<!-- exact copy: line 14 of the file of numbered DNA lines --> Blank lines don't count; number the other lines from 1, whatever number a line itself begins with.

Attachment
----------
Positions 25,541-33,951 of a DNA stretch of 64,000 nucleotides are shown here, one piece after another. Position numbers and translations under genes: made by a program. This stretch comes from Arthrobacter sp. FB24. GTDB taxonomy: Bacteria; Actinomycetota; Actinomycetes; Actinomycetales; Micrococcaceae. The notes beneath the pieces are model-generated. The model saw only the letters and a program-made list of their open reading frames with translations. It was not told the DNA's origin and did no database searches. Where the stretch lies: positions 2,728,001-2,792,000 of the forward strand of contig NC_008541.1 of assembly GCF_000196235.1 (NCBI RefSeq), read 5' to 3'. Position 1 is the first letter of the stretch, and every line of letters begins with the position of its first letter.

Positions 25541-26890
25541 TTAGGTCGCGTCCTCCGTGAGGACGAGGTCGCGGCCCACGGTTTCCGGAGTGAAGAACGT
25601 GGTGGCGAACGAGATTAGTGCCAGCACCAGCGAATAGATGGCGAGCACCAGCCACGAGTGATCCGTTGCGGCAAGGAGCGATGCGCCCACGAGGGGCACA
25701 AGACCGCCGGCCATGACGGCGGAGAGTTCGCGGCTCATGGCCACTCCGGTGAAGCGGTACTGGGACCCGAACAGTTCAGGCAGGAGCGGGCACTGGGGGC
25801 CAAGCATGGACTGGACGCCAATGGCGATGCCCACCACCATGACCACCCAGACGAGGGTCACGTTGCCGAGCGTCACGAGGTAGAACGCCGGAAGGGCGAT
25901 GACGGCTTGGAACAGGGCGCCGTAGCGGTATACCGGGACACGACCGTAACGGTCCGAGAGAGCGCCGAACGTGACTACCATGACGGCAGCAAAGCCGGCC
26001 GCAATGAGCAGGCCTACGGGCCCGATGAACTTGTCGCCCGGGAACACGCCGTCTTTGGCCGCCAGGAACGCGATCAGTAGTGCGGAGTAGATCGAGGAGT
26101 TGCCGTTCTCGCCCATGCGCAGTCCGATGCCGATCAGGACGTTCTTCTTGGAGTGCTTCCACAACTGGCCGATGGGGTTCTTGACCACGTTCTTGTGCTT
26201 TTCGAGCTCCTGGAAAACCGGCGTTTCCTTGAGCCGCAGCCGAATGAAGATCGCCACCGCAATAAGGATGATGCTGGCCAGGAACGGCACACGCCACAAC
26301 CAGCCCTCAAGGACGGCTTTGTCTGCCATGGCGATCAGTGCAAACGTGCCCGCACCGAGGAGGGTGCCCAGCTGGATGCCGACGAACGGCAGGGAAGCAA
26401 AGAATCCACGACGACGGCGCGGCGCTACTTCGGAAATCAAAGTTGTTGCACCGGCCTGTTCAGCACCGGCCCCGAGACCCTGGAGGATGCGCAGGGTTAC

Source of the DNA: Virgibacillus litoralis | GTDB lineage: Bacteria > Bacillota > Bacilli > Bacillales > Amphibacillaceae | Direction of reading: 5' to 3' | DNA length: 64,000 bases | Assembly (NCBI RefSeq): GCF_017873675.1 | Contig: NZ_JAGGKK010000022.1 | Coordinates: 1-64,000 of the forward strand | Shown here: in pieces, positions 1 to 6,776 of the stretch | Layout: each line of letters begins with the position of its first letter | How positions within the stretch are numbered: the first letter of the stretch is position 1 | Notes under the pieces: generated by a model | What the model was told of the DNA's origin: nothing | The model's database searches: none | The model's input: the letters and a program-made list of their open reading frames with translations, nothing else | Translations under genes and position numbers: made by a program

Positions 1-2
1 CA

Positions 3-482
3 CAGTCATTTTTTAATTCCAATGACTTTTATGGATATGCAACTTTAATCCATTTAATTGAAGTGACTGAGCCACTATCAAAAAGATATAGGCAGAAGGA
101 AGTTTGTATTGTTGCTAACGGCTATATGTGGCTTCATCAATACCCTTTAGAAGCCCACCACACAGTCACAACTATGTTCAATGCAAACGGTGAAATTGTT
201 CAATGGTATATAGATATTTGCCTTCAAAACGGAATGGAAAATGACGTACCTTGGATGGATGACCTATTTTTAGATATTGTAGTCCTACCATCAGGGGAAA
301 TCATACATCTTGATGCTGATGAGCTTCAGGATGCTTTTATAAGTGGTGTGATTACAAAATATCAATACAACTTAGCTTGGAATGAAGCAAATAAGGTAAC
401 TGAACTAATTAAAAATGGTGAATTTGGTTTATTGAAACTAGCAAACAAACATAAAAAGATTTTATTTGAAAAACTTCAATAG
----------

Positions 1-2